Turkeys and whitetails and bears, oh my!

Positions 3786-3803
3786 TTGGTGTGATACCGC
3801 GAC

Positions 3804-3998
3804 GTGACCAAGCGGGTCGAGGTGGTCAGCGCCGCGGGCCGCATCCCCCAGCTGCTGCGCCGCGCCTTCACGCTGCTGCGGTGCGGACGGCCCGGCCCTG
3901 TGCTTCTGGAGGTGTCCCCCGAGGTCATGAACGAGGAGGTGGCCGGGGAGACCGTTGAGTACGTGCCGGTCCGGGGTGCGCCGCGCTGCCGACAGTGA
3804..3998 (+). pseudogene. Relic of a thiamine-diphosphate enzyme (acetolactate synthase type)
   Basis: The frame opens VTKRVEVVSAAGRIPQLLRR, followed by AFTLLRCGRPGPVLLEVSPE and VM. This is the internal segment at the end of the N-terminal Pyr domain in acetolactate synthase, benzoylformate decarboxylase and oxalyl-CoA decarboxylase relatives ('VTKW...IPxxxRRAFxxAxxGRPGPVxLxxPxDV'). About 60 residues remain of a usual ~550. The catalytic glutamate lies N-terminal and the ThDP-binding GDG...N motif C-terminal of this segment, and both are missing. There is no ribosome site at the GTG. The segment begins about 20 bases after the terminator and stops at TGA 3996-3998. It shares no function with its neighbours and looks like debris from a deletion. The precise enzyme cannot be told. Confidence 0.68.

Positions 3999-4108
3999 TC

We originally bought a fifty-five acre parcel as recreational land and an investment. Only gradually did we realize how the abundance of wildlife captivated us and inspired us to find a way of living with these creatures in peaceful coexistence. Most of our property has been farmed for close to two hundred years already, though the steep ridges and the mountain meadow you see in the pictures here are really not suitable for traditional cultivation. Primarily this is because there is no water source at this height, and cattle would have to tread daily up and down the steep slopes to drink. So we decided to convert this seven-acre upland meadow into wildlife habitat and hold it in reserve as an emergency pasture in the event of a severe drought. Federal programs like Wildlife Habitat Incentive Program (WHIP) and Conservation Reserve Enhancement Program (CREP) helped me to create edges, which are transitional boundaries between open and forested land areas, and hedgerows. These provide important cover for fawning deer, nesting turkeys, and hopefully someday the bobwhite quail. Our efforts have been quite fruitful, as these pictures illustrate.